Canada needs to improve PSE access, innovation, says Governor General

In an interview with Postmedia News, Governor General and former University of Waterloo president David Johnston says Canada has a ways to go toward improving secondary school dropout rates and access to higher education for low-income students. Johnston points to Finland's high school completion rate of 97%, while educators in Canada recently set a mere objective of 90%. He adds that Canada also lags when it comes to innovation. "One would have thought that given the activity in this country, given the attention that we are paying to being a smart society, that we should be doing better at closing (our productivity gap with the US)," Johnston says. Postmedia News

Mobile apps, lecture capture gaining ground on campuses, US survey finds

According to the 2010 Campus Computing Survey, over 70% of participating senior campus IT officials agree or strongly agree that mobile applications are an important part of their campus plan to enhance instructional resources and campus services. Yet less than 25% either have mobile apps in place for e-learning or plan to by the end of the current school year. Over 60% of respondents agree or strongly agree that lecture capture is an important part of their campus plan for developing and delivering instructional content. As with mobile apps, lecture capture is in the early phase of campus deployment. As of this fall, just 4.4% of courses use lecture-capture technologies, up from 3.1% in fall 2008. Inside Higher Ed | 2010 Campus Computing Survey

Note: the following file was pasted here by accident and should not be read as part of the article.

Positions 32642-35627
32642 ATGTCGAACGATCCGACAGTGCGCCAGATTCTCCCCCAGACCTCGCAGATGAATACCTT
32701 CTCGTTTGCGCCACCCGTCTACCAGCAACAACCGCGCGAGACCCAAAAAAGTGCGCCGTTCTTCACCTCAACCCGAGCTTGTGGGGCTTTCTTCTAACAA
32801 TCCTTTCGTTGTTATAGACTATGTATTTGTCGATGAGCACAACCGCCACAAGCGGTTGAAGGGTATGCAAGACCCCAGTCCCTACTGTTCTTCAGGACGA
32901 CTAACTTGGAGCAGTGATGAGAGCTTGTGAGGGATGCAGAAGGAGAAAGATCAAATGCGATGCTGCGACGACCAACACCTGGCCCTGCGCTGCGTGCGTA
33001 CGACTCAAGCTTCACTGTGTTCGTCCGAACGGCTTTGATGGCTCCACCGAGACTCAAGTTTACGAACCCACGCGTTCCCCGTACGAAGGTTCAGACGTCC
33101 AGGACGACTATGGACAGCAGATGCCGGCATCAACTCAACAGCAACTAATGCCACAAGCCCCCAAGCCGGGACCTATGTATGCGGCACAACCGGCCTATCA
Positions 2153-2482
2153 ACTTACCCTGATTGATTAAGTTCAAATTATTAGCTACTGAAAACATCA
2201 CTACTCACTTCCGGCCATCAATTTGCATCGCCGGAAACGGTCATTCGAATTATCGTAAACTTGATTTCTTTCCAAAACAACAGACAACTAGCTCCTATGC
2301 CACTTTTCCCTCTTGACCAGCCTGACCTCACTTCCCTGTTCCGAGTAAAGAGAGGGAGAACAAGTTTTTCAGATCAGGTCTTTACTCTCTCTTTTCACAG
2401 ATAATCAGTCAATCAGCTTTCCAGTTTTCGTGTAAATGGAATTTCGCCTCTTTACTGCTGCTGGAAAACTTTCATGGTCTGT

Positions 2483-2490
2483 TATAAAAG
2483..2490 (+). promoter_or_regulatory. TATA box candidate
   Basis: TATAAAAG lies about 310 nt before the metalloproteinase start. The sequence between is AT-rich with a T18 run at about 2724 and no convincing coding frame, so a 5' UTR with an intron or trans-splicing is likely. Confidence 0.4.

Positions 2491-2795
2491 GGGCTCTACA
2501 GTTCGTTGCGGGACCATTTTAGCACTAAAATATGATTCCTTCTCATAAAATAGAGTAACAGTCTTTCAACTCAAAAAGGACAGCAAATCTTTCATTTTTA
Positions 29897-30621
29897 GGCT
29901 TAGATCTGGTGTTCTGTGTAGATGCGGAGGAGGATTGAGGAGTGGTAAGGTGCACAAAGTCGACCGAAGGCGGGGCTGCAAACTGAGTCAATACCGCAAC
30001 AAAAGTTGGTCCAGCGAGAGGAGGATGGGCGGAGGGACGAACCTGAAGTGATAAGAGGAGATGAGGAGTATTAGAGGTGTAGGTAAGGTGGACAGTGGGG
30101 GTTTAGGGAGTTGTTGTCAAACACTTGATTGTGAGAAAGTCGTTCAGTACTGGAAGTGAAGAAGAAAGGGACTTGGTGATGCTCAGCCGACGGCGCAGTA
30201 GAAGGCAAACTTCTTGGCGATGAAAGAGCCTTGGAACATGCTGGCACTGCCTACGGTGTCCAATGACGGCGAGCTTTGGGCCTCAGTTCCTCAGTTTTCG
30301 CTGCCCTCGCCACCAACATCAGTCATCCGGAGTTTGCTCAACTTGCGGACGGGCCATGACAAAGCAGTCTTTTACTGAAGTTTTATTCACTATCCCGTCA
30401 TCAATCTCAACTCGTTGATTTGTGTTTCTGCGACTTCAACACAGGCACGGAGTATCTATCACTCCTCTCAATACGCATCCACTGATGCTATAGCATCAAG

New partnership will see Blackboard selling online courses

Blackboard Inc. announced last Wednesday it has struck a partnership with K12 Inc., a for-profit education provider, to sell online courses to colleges looking to outsource their remedial offerings. Blackboard would sell online courses designed and taught by K12 employees, and the courses would be delivered on the Blackboard course-management system. This is the first time Blackboard has sold full courses, rather than just software to deliver them. The companies plan to make the solution available in 2011 to any PSE institution, not just those already working with Blackboard. Blackboard News Release | The Chronicle of Higher Education (free access)

Conference concentrates on drop in international students in Australia

Australia's shaken image as an education destination for foreign students cannot simply be fixed with new marketing, a plenary speaker told delegates at last week's Australian International Education Conference. The number of international students in the country is on the decline, spurred in part by attacks on Indian students and by investigations into shady private colleges. Government figures show foreign-student enrolments dropped by 0.4% in the 12-month period starting August 2009, driven by steep drops in English-language classes. While colleges and universities are still experiencing a rise in enrolments by students from abroad, they predict the numbers will decline in 2012 in part because English-language schools often feed students into universities. Leading institutions have called on Australia to consider revising immigration regulations in order to get foreign students back. The Chronicle of Higher Education (free access)